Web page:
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Titian turns the story of Danaë into classical porn for Cardinal Alessandro Farnese.

Cardinal Alessandro Farnese, the customer who commissioned Titian’s Danaë with Eros, has something in common with the subject of the painting’s lover: they both shouldn’t have had a mistress! Alas, that’s not how the Greek gods or the Renaissance-era cardinals functioned.

In Greek mythology, Danaë of Argos is the unfortunate daughter of King Acrisius who locked away and imprisoned his daughter all because a prophecy said her son will be the cause of her father’s death. Talk about selfish. In spite of Acrisius’ efforts to ruin his daughter’s life, Danaë is visited by Zeus who appears to her in the form of a golden shower of rain--or in some myths as a rainfall of golden coins. From this tryst, Danaë and Lord Always-Shoots-Straight sire a son named Perseus (Yes, the Perseus who killed Medusa and saved his mom from being raped by another mean king by turning everyone to stone.) Well, prophecy is a b*itch, so Perseus ends up killing Acrisius years later by way of a poorly thrown discus, making Danaë’s suffering pointless.

Titian’s 1544 version of Danaë and Zeus’ love dungeon was created for Cardinal Farnese. There was speculation that the features of Titian’s Danaë were based upon those of Farnese’s mistress Angela, but considering this painting inspired a series of paintings (four other portrayals of Danaë, two sensual paintings of Diana, and one naughty rendering of Venus and Adonis) in which Danaë is depicted with the same features as the original, it is safe to say Angela’s infamy only lives on through word of mouth these days.

This painting is the only one of the series in which Danaë has any sort of cloth covering her voluptuous body, yet the intense sensuality of the piece--have you seen her hands clutching the bed sheets? Get it, Danaë!-- inspired Michael O’Sullivan of The Washington Post to notice, “The effect isn’t quite porn, but it’s erotic as heck.” A guy who worked under Farnese back in the day made a similar observation when he told his boss that this painting would make a prior nude painting “look like a nun by comparison.” C’mon guys. If you were locked in a dungeon forever you’d probably always chill in your birthday suit too. Let Danaë live.



  1. Atsma, Aaron J. "DANAE." THEOI GREEK MYTHOLOGY. Accessed June 11, 2017.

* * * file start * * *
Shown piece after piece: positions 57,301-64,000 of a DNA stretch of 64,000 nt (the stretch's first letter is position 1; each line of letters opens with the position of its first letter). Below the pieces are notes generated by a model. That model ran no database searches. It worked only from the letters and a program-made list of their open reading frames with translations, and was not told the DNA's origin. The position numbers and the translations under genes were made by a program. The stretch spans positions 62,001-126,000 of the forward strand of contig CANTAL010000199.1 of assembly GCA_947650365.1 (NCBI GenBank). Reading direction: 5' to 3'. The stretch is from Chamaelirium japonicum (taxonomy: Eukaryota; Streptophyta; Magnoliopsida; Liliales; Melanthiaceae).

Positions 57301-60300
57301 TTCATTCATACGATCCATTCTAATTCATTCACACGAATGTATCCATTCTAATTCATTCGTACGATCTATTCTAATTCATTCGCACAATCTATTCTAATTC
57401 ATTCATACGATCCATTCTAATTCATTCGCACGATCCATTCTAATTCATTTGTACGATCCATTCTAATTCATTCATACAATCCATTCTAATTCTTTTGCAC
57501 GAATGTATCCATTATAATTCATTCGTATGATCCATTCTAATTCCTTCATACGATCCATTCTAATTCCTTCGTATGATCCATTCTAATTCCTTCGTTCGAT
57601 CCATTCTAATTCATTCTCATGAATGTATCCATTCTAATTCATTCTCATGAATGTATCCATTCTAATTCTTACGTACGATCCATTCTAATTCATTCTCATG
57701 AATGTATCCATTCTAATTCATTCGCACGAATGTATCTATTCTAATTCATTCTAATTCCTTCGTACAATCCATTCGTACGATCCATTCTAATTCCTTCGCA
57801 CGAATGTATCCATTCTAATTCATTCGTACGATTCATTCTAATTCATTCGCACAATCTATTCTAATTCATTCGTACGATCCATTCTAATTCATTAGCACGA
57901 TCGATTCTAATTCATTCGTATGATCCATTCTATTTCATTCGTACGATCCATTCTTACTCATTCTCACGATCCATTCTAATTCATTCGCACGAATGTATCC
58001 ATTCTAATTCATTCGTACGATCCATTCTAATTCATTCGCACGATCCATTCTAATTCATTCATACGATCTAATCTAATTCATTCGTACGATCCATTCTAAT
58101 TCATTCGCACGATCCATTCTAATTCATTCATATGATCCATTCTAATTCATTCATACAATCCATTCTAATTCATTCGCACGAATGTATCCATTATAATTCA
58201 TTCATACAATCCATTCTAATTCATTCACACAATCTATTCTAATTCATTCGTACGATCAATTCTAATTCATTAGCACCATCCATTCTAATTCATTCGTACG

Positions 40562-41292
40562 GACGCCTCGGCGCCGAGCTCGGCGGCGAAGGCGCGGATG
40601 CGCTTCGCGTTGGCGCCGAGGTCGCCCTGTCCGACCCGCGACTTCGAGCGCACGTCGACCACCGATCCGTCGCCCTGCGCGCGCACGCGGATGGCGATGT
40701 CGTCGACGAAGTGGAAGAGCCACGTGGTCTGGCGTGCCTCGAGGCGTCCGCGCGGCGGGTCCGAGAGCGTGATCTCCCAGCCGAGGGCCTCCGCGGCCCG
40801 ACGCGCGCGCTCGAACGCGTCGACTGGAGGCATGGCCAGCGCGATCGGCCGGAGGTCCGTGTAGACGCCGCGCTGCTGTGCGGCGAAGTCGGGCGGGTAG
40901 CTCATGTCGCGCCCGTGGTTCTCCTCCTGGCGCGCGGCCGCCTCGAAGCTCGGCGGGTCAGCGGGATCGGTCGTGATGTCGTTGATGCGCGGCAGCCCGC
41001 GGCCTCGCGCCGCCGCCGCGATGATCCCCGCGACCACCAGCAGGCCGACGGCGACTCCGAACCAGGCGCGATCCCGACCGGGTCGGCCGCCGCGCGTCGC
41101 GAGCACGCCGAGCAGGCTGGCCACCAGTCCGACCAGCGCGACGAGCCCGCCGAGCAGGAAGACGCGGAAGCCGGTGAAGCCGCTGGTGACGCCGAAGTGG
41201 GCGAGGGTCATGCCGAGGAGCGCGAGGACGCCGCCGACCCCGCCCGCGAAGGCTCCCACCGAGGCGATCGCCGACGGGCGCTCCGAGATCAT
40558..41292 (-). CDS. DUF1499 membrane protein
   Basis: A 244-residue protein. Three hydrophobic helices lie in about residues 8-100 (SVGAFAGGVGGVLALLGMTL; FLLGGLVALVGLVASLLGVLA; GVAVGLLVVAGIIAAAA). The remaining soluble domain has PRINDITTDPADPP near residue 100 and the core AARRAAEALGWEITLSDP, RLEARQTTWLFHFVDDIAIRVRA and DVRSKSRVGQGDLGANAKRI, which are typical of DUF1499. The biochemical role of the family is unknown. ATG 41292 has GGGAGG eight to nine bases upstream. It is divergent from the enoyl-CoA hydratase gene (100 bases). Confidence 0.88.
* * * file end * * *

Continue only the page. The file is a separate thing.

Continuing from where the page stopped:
2. Editors. “Titian.” The Biography. A&E Television Networks. 11 July 2017.
  3. Karas, Michael and Charilaos Megas. “Danae” Greek Mythology. 11 July 2017.
  4. O’Sullivan, Michael. “After almost 500 years, Titian’s ‘Danaë’ still makes you blush.” The Washington Post. 11 July 2017.
  5. “Titian.” The National Gallery. 11 July 2017.
  6. “Titian’s Danae from the Capodimonte Museum, Naples.” The National Gallery. 11 July 2017.

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Here is what Wikipedia says about Danaë (Titian, Capodimonte)

Danaë (or Danaë and the Shower of Gold) is a series of at least six versions of the same composition by Italian painter Titian and his workshop made between about 1544 and the 1560s. The scene is based on the mythological princess Danaë, as -very briefly- recounted by the Roman poet Ovid, and at greater length by Boccaccio. She was isolated in a bronze tower following a prophecy that her firstborn would eventually kill her father. Although aware of the consequences, Danaë was seduced and became pregnant by Zeus (in Roman mythology Jupiter), who, inflamed by lust, descended from Mount Olympus to seduce her in the form of a shower of gold.

Titian and his workshop produced at least six versions of the painting, which vary to degrees. The major surviving versions are in Naples, London, Madrid, Vienna, Chicago, and St. Petersburg. The voluptuous figure of Danaë, with legs half spread, hardly changes, and was probably traced from a studio drawing or version. Her bed and its hangings are another constant. Other elements vary considerably; the first version, now in Naples, was painted between 1544–46, and is the only one with a figure of Cupid at the right, rather than an old woman catching the shower of gold. She is a different figure at each appearance, though the pose in the Hermitage follows the Prado version. The small dog resting at Danaë's side in the Prado and Chicago versions is generally absent.

The works influenced the compositions of many artists including Rembrandt,Anthony van Dyck and Gustav Klimt, who all painted versions of the scene. Giorgio Vasari recounts a visit with Michelangelo to Titian's studio, where they saw the original in progress. Michelangelo praised Titian's use of colour in the Madrid painting, though later, in private, he was critical of Titian's draftsmanship.

Check out the full Wikipedia article about Danaë (Titian, Capodimonte).